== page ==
NFL defenses played the Detroit Lions differently after Barry Sanders retired

Another season was unraveling for the Detroit Lions.

This time the year was 1999, a few months after super star running back Barry Sanders unexpectedly retired. After an 8-4 start the Lions could no longer run the football. We in the media became critical of offensive coordinator Sylvester Croom, the offensive line and head coach Bobby Ross.

Everybody knew the rushing attack would suffer after Sanders retired. But 31 yards against the Tampa Bay Buccaneers? Thirty two yards against the Washington Redskins?

The Lions had lost three consecutive games heading into the season finale against the Minnesota Vikings. I ran into Croom in the demilitarized zone known as the Pontiac Silverdome kitchen. It’s where coaches ate lunch. And the media gathered there too to wolf down meals provided by Outback Steakhouse and other nearby restaurants.

Players and coaches always deny they read your stories. But they do.

“Hey young man,” Croom said. “I want you to come with me. I want to show you something.”

For the second time I was taken into a coaches office where a frozen image lay on a giant white screen. It was the Lions offense on one side and the Green Bay Packers defense on the other.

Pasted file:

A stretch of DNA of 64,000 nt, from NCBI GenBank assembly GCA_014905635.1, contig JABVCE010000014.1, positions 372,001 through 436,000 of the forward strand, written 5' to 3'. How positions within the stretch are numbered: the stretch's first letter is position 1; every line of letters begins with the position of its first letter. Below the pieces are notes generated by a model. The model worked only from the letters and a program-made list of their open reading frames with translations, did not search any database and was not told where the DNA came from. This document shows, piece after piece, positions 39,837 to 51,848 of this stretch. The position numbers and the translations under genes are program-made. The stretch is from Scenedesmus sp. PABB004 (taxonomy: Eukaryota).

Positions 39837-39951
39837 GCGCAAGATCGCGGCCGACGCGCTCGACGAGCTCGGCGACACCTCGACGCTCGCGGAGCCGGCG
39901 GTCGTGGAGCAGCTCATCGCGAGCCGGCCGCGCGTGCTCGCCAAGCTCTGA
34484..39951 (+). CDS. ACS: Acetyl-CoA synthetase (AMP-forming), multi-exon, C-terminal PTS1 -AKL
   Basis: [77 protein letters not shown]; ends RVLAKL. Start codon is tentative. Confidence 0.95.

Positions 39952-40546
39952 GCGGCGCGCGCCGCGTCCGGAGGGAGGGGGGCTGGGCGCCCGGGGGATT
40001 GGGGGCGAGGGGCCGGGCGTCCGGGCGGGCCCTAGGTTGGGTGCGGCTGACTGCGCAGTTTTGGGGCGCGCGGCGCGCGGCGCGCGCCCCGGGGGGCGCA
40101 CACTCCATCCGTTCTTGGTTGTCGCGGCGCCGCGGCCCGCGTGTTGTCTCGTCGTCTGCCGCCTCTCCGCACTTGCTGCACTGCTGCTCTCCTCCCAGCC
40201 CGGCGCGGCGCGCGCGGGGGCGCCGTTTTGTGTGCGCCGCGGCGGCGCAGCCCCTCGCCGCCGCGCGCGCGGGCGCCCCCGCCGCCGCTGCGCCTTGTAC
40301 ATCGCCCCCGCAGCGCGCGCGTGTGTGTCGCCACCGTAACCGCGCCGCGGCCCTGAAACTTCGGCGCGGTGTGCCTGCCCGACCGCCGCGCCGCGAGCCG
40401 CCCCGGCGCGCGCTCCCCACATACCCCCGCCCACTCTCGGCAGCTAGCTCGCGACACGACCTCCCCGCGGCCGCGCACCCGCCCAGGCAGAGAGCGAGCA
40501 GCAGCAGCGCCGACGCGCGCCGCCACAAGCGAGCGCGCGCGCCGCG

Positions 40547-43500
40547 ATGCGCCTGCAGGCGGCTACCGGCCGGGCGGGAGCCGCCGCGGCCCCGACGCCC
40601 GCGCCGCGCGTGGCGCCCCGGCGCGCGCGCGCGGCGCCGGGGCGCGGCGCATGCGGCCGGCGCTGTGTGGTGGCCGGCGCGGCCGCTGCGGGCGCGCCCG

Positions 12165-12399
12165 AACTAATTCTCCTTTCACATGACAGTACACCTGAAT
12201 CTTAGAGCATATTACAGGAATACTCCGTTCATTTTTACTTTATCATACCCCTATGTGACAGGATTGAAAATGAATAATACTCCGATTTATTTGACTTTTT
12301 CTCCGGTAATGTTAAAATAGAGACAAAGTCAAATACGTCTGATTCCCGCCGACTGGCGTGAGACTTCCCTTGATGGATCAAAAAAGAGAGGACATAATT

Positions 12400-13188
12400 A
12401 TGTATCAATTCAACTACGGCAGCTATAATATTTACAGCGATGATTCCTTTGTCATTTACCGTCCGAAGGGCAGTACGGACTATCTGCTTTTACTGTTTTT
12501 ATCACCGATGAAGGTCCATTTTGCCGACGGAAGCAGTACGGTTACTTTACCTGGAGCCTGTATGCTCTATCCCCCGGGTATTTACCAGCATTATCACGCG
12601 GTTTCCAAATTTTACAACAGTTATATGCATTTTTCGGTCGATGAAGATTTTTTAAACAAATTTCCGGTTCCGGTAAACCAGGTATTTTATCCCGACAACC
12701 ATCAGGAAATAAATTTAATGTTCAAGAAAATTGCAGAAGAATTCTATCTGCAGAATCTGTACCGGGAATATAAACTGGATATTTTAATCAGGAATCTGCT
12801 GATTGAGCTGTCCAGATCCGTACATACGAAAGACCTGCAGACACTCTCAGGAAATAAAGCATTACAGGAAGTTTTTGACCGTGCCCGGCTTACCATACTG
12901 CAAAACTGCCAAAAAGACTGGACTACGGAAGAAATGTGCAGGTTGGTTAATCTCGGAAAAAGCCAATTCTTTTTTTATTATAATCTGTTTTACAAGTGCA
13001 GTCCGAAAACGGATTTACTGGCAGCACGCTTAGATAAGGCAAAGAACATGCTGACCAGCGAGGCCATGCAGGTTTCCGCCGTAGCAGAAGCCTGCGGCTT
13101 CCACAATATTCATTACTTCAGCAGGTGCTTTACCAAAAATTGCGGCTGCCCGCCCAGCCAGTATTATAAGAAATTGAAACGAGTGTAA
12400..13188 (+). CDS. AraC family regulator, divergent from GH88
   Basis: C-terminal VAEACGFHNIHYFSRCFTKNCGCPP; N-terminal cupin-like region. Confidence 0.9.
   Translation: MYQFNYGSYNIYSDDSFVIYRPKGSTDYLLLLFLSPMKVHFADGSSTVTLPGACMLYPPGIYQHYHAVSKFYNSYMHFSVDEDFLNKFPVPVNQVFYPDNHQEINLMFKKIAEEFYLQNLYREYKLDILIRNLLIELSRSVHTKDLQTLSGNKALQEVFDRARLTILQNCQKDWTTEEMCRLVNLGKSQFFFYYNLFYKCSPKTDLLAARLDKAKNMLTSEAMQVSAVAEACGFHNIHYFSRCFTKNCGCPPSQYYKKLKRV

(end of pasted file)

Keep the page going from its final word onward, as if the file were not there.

The Lion loved using play action when Sanders played. But they rarely ran it the following year.

Quarterback Gus Frerotte dropped back on a first and 10 play, planted the ball into the mid section of running back Sedrick Irving.

“Watch the linebackers,” Croom said firmly.

The linebackers neither moved in or dropped deeper. They stood their ground, barely flinching. He showed more film against the Bears, the Bucs and other teams. Same response. No one feared Ron Rivers or Irving.

“Now check this out,” Croom said.

He changed to game film from the previous season against the Packers. Same Green Bay linebackers. Same game situation. This time quarterback Charlie Batch dropped back, planted the ball into Sanders mid section, before pulling it out to drop back and pass.

The Packer linebackers took two or three aggressive jab steps toward the Lions back field. Batch easily tossed a pass over their heads. He showed more clips from 1998 against other teams. Same response. The hard jab steps toward the line of scrimmage was very noticeable.

“Things are a lot different without Barry,” Crooms said. “Play action no longer works.”

This explained why the Lions offense stalled in 1999.

In 1998 Sanders rushed for 1,491 yards. In 1999 leading rusher Greg Hill ran for 542 yards.

The Lions would go on to lose that final game to Minnesota 24-17, but still qualified for the playoffs with an 8-8 record. Football Outsiders Mike Tanier would call them one of the worst playoff teams in history.

Washington stormed to a 27-0 halftime lead in route to a 27-13 playoff victory.

The Lions ran the ball 10 times for 45 yards in that game.

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Published by terryfoster8

I am a 58 year old retired sports journalist, husband and father of two living outside of Detroit in search of his next big adventure in life.

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